5 Food Groups to Feed Your Dog

MEAT – (Beef, Chicken, Mutton, and Fish) do not feed only one type of meat to your dog. On different days alternate the meat type.

Meat alone is not enough for any animal, even in the wild; dogs will eat the fur, bones and the stomach and contents. Meat contains NO calcium and very little Vitamins and minerals. The minerals are in the bones.

The Vitamins are in organs and stomach contents (vegetables).

Cooking the meat with rice / pasta and vegetables improves taste and kills worms if the offal you use has not been inspected.

Cooking the meat also destroys the nutritional value, to the extent you have to feed twice as much.

Feed good fresh raw meat. It is o.k. Providing it is palatable to the dog (i.e. some dogs get upset stomachs if the meat is raw).

Feed any type of meat: beef, pork, lamb, chicken, fish (sardines, tuna) and rabbit.

It is best to VARY the meat type as they differ in fat content and the type of essential fatty acids.

Commercial tinned foods are convenient but expensive and can contain up to 70% water.

Although canned food for dogs is well balanced with vitamins and minerals it can affect some dogs with flatulence and diarrhea. Offal should only be added to the meat in small amounts.

Vary the type of offal and don’t give it to your dog too often, because it is rich in vitamins which should not be over fed. e.g. the liver is high in vitamin-A.

Offal is a good appetite stimulant for convalescing dogs and fussy dogs as it is very strong in flavor, added to their meal.

CEREALS – (Puppy or dog biscuits, human cereal biscuits).

These supply a crunchy texture to the dog’s meal that the dog enjoys.

It also adds a new flavour to it’s meal. Biscuits are a concentrated balanced food source, which can be the entire meal if nothing else is available or when physical demands require it. But remember it is concentrated so it is very fattening to under-active dogs. If kept airtight it will last, stay fresh, is readily available and is a reasonably cheap dog food for large breeds.

Make sure the dry food that you buy is of a reputable name and has been researched. Some brands are just full of bulking rubbish. Added to your dogs diet of meat, vegetables, rice and raw bones. ‘Biscuits’ are a well-balanced tasty treat for your dog.

PUPPIES

At 4-5 months of age a pup is losing its puppy teeth and getting its adult teeth, it’s gums may be too tender to crunch up the dog biscuits. 

It helps if you soak some of the puppy biscuits to soften them while it is teething.

EGGS

Egg Improves the coat and is a good source of protein, biotin, vitamins D and B12, iron, chlorine and sulphur.

Eggs can be fed whole and raw.

Eggs can also be fed with the white removed. i.e. yolks only!

One or two eggs mixed with the meal once a week is good for your dog’s coat and a very good protein and vitamin source.

(Raw egg white contains an enzyme that destroys the biotin in the yolk, cooking the egg destroys the enzyme!)

Biotin is needed for strong healthy bones and cartilage.

Eggs contain an excess of biotin in the yolk. This is said to compensate the biotin loss from then enzyme in the white.

VITAMINS AND MINERALS

These are required if feeding meat only.

Or dogs, which have high-energy needs and may not be getting all it needs from the main diet.

i.e.: working farm dogs, breeding / lactating bitches and puppies-especially large breeds.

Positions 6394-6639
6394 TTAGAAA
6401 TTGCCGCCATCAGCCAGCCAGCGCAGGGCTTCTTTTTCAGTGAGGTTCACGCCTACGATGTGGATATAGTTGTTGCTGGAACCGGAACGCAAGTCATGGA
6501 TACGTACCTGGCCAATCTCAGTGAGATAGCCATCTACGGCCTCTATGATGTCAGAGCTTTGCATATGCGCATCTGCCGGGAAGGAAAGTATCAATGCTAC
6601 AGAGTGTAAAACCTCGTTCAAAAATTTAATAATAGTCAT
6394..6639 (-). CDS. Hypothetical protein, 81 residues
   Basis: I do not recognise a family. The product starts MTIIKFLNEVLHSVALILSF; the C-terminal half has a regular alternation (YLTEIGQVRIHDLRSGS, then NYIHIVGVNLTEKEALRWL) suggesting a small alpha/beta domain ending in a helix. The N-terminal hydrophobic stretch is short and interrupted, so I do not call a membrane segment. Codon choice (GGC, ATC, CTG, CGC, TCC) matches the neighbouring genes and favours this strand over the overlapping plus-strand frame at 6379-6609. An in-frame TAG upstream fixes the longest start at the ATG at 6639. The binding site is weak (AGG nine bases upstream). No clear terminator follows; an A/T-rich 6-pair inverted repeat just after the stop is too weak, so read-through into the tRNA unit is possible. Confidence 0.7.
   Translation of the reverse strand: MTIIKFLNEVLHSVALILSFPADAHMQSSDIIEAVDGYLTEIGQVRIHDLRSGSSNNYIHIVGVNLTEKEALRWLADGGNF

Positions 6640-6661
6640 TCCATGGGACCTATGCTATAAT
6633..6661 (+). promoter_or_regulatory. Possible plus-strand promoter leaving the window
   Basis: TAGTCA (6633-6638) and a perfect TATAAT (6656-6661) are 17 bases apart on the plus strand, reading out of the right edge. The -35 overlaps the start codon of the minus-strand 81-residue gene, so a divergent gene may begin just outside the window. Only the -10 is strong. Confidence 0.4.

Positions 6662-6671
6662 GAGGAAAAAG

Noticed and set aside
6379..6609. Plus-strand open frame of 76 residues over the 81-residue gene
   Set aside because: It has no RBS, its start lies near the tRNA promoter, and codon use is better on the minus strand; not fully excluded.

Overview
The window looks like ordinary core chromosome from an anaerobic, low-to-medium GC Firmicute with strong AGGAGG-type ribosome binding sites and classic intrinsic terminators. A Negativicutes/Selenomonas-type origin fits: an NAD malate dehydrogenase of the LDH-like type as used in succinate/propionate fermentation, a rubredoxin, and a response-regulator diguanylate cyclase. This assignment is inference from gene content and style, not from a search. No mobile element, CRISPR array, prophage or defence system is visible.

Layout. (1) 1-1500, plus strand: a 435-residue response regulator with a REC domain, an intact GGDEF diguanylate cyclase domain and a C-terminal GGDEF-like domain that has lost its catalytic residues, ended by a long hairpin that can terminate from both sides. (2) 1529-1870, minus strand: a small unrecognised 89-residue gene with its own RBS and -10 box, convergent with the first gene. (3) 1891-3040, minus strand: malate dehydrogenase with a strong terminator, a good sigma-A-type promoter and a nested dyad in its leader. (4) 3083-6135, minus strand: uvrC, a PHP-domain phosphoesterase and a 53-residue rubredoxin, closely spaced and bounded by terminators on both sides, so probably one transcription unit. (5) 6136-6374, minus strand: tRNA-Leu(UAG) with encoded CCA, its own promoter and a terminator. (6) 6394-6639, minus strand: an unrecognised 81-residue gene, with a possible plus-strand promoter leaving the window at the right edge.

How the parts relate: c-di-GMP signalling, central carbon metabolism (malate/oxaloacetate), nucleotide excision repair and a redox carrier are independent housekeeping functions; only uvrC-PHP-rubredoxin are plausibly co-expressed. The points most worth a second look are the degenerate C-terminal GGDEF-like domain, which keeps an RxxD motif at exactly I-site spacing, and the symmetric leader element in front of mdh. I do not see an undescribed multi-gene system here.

Most dry foods contain a well-balanced meal with all the necessary vitamins and minerals but have a higher caloric value than tinned foods. Dry food should be avoided or severely limited for obese dogs.

Vitamins can be added to the diet in the form of drops or powder.

They are available from vets, pet shops and stock feeders.

If you are feeding a diet containing meat, vegetables, rice, raw bones and dry dog biscuits then an average dog will not require any additional vitamins.

Vegetables add vitamin A and most of the B group vitamins.

Eggs improve the coat and are a good source of protein, vitamins D and B12, Iron, chlorine and sulphur.

Water-soluble vitamins will simply pass through the dog if they are not needed.

These are: (B Group vitamins, Vitamin C (Ester C not Ascorbic C).

Fat-soluble vitamins can cause illnesses if too much is given. These are: (A, D, E and K).

Mineral supplements can also do more harm than good if not given in a balanced amount. If you regularly feed raw bones you don’t need a mineral supplement for your dog.

VEGETABLES

Green vegetables such as peas, spinach, broccoli, beans, cabbage, carrots and cauliflower. Allow one / or more extra person(s) at your table and add to the meal.

These add Vitamin A and most of the B group vitamins.

You can use any vegetable except onions! Onions cause ANAEMIA. Green vegetables such as peas, beans, cabbage, broccoli, lettuce, carrots, squash, cauliflower and potatoes ANYTHING!

But, be cautious of the amount of vegetables you use that are high in carbohydrates, like potatoes, because your animal may gain excessive weight if it cannot burn it off.

Also too much cabbage does cause flatulence.

The easiest way to arrange the vegetables for you dog, is when you prepare your own vegetables add an extra persons portion to your table for every dog you own. Adjust the amount according to the dog’s size.

Then just mix it in to his / her dinner. Vegetables can be given raw as long as they are blended up into small bits.(pulped, minced or pureed).

Cooking vegetables softens them up and makes them more palatable, but over cooking destroys the vitamin content in them.

Vegetables are cheap and also a good bulking food for large and overweight dogs.



Source by Craig McPherson

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